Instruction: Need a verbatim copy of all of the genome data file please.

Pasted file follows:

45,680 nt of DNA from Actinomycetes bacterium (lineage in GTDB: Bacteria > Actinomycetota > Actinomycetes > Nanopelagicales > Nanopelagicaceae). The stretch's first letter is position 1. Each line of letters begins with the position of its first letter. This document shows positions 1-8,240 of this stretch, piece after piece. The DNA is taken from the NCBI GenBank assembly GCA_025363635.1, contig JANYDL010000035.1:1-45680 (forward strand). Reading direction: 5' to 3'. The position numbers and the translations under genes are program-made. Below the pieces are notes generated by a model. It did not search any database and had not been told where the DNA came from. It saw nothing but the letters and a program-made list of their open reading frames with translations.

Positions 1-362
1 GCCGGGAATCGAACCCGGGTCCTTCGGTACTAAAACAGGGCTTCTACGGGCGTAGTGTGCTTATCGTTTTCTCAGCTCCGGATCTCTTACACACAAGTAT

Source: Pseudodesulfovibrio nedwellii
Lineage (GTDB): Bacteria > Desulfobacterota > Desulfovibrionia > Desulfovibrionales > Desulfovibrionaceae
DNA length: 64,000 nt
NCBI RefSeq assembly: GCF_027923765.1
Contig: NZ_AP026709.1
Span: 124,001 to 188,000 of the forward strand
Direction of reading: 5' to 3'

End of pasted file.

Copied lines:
45,680 nt of DNA from Actinomycetes bacterium (lineage in GTDB: Bacteria > Actinomycetota > Actinomycetes > Nanopelagicales > Nanopelagicaceae). The stretch's first letter is position 1. Each line of letters begins with the position of its first letter. This document shows positions 1-8,240 of this stretch, piece after piece. The DNA is taken from the NCBI GenBank assembly GCA_025363635.1, contig JANYDL010000035.1:1-45680 (forward strand). Reading direction: 5' to 3'. The position numbers and the translations under genes are program-made. Below the pieces are notes generated by a model. It did not search any database and had not been told where the DNA came from. It saw nothing but the letters and a program-made list of their open reading frames with translations.

Positions 1-362
1 GCCGGGAATCGAACCCGGGTCCTTCGGTACTAAAACAGGGCTTCTACGGGCGTAGTGTGCTTATCGTTTTCTCAGCTCCGGATCTCTTACACACAAGTAT

Source: Pseudodesulfovibrio nedwellii
Lineage (GTDB): Bacteria > Desulfobacterota > Desulfovibrionia > Desulfovibrionales > Desulfovibrionaceae
DNA length: 64,000 nt
NCBI RefSeq assembly: GCF_027923765.1
Contig: NZ_AP026709.1
Span: 124,001 to 188,000 of the forward strand
Direction of reading: 5' to 3'